When I realized I had quit alcohol by mistake, there was a point when I did consider picking up alcohol again. But there was one small detail that made me hesitate: I felt fucking phenomenal. For one, I had lost 8 kg of weight. I’m not a big guy, so that meant 10% of my body had vanished. You can measure body composition at my gym with a precise €12000 InBody 570 body scanner, so I also know that I went from 12% body fat to 6.5%. After that, my weight started climbing again, but my body fat percentage stayed at around 6-7%. The weight increase instead brought an increase in strength. I went from doing 60 pushups to 80 and then 100. I’m now 44 years old and have never been this strong, not even when I was a 20-year-old competitive athlete.
Until that point, I had changed only one thing – my drinking habit – and I was not a heavy drinker. According to my doctor-friends, a change like this is likely to be the effect of a significant testosterone increase, and it’s a well-known fact that alcohol affects testosterone levels negatively. I didn’t have a super recent baseline measurement of my testosterone levels, but I did have a 5-year-old one, and when we retested my hormone levels, it showed a doubling of testosterone. Perhaps this won’t pass the highest bar of scientific rigor, but in the context of these amazing physical improvements, a doubling of testosterone sounds about right. The impact of alcohol varies between individuals, but it seems it was quite a potent poison for me.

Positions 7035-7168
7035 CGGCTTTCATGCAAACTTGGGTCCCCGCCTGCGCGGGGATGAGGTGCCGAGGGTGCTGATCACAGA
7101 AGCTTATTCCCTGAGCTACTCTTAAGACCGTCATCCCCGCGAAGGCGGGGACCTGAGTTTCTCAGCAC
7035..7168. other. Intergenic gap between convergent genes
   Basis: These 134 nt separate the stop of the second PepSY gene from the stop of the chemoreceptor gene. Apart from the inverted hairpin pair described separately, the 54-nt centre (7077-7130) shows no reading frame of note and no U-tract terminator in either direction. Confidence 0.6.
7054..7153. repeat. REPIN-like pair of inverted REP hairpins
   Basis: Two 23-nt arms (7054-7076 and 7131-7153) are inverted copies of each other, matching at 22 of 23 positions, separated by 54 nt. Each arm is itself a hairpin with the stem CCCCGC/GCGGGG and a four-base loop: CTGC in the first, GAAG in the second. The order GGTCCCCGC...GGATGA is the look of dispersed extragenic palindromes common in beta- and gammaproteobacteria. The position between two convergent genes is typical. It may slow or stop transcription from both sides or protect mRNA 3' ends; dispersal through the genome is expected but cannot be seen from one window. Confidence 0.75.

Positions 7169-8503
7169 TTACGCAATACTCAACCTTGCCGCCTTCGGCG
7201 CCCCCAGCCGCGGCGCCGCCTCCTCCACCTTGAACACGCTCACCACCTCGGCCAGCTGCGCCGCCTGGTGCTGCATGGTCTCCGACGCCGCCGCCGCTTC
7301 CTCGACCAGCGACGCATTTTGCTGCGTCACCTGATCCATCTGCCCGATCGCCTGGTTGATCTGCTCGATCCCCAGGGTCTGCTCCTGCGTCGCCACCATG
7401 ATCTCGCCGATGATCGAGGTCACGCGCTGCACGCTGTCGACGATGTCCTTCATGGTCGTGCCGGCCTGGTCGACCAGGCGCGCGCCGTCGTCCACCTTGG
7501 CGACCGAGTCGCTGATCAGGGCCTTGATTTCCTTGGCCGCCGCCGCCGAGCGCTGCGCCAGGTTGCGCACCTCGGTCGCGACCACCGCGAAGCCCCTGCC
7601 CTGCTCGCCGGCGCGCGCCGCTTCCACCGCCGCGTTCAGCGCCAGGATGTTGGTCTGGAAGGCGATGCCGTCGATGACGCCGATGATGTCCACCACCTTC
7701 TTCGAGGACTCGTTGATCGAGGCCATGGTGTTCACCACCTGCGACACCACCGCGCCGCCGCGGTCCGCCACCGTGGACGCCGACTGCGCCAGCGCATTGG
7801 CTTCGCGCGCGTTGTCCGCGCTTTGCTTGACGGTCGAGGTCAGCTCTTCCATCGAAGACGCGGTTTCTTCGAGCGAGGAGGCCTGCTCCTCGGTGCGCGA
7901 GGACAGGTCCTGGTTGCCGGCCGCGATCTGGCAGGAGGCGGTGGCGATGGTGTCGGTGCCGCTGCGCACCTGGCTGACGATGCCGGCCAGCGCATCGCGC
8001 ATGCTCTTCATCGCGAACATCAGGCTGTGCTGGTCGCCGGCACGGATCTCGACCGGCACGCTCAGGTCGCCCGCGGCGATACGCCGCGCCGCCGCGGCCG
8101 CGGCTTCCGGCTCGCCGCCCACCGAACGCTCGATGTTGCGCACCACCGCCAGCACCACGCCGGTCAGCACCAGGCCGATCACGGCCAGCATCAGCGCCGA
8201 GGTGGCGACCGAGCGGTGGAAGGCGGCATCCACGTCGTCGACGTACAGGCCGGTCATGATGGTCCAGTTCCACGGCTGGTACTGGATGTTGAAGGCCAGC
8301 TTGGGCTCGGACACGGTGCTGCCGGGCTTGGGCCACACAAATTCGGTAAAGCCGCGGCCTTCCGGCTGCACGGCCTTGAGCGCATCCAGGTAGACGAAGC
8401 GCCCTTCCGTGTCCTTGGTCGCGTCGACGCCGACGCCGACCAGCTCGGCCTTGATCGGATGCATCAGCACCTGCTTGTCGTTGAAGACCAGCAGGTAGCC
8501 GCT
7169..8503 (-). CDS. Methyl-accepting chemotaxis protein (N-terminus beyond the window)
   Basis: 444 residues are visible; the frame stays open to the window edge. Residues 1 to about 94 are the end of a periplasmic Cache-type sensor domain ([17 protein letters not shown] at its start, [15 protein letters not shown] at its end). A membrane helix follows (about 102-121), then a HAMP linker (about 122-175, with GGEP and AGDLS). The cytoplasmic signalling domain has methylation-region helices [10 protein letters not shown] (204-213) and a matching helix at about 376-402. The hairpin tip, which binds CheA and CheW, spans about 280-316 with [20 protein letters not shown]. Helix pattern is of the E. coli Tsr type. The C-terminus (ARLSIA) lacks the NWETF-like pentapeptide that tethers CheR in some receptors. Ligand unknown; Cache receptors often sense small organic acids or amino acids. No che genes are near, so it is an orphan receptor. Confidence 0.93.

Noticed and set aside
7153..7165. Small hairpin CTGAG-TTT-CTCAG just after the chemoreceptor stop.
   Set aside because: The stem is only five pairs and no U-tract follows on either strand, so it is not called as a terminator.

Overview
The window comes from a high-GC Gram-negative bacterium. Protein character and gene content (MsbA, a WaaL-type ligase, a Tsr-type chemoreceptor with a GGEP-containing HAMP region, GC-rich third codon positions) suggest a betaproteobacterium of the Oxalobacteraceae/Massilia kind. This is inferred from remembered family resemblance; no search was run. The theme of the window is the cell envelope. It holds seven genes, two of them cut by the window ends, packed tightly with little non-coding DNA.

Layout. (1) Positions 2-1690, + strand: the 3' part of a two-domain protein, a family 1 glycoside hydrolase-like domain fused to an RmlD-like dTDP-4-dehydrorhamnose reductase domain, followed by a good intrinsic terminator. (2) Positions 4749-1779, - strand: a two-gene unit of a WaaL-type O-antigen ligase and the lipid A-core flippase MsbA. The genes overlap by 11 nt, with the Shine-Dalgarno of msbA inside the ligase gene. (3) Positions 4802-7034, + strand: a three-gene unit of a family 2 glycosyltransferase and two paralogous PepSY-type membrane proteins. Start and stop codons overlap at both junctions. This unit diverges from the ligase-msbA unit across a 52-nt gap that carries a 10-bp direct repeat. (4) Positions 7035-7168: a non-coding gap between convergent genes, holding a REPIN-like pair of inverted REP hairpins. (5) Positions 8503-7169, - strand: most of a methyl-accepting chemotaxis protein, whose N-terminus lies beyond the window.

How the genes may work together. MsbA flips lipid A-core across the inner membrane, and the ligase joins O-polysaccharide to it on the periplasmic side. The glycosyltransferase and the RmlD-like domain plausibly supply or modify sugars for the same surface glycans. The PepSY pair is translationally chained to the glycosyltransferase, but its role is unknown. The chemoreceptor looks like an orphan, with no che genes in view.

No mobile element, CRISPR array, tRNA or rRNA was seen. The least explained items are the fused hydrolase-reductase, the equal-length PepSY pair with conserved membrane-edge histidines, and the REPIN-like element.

These were not the only results. I have a background in basketball and wakeboarding, and my knees have been letting me know that for the past ten years or so. They have been making weird crackling noises when bending and have hurt quite a bit from time to time. All that disappeared after two months of zero alcohol and hasn't returned since. At the time of this writing, it has been a full year since I had any pain or crackling in my knees.
My gut has also been absolutely loving life lately. Not so strange, I thought, given that the gut microbiome is just that – a microbiome – meaning bacteria live there – meaning you shouldn’t pour antibacterial fluid on them. What is alcohol? Antibacterial fluid. I mentioned this to a doctor friend who pointed out that alcohol needs to be above 70% to kill germs, so this analysis is probably wrong, but still. Perfect gut for a year. No alcohol for a year. Could be a coincidence.